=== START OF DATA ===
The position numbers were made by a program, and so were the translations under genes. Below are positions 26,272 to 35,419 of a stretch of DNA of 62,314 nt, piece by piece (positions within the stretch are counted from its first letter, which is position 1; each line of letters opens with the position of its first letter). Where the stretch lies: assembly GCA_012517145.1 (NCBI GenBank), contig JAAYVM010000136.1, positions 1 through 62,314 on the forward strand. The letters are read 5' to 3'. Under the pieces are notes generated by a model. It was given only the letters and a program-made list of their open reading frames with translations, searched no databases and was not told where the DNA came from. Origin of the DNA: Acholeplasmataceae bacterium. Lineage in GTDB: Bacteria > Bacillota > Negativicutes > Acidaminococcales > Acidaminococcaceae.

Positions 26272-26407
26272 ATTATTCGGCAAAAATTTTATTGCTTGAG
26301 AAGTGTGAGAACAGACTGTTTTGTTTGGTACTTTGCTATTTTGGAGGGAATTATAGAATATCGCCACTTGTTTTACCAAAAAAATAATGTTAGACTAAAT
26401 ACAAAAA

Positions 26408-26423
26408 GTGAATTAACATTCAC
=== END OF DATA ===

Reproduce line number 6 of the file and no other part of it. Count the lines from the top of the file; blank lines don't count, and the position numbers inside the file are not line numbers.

Positions 26408-26423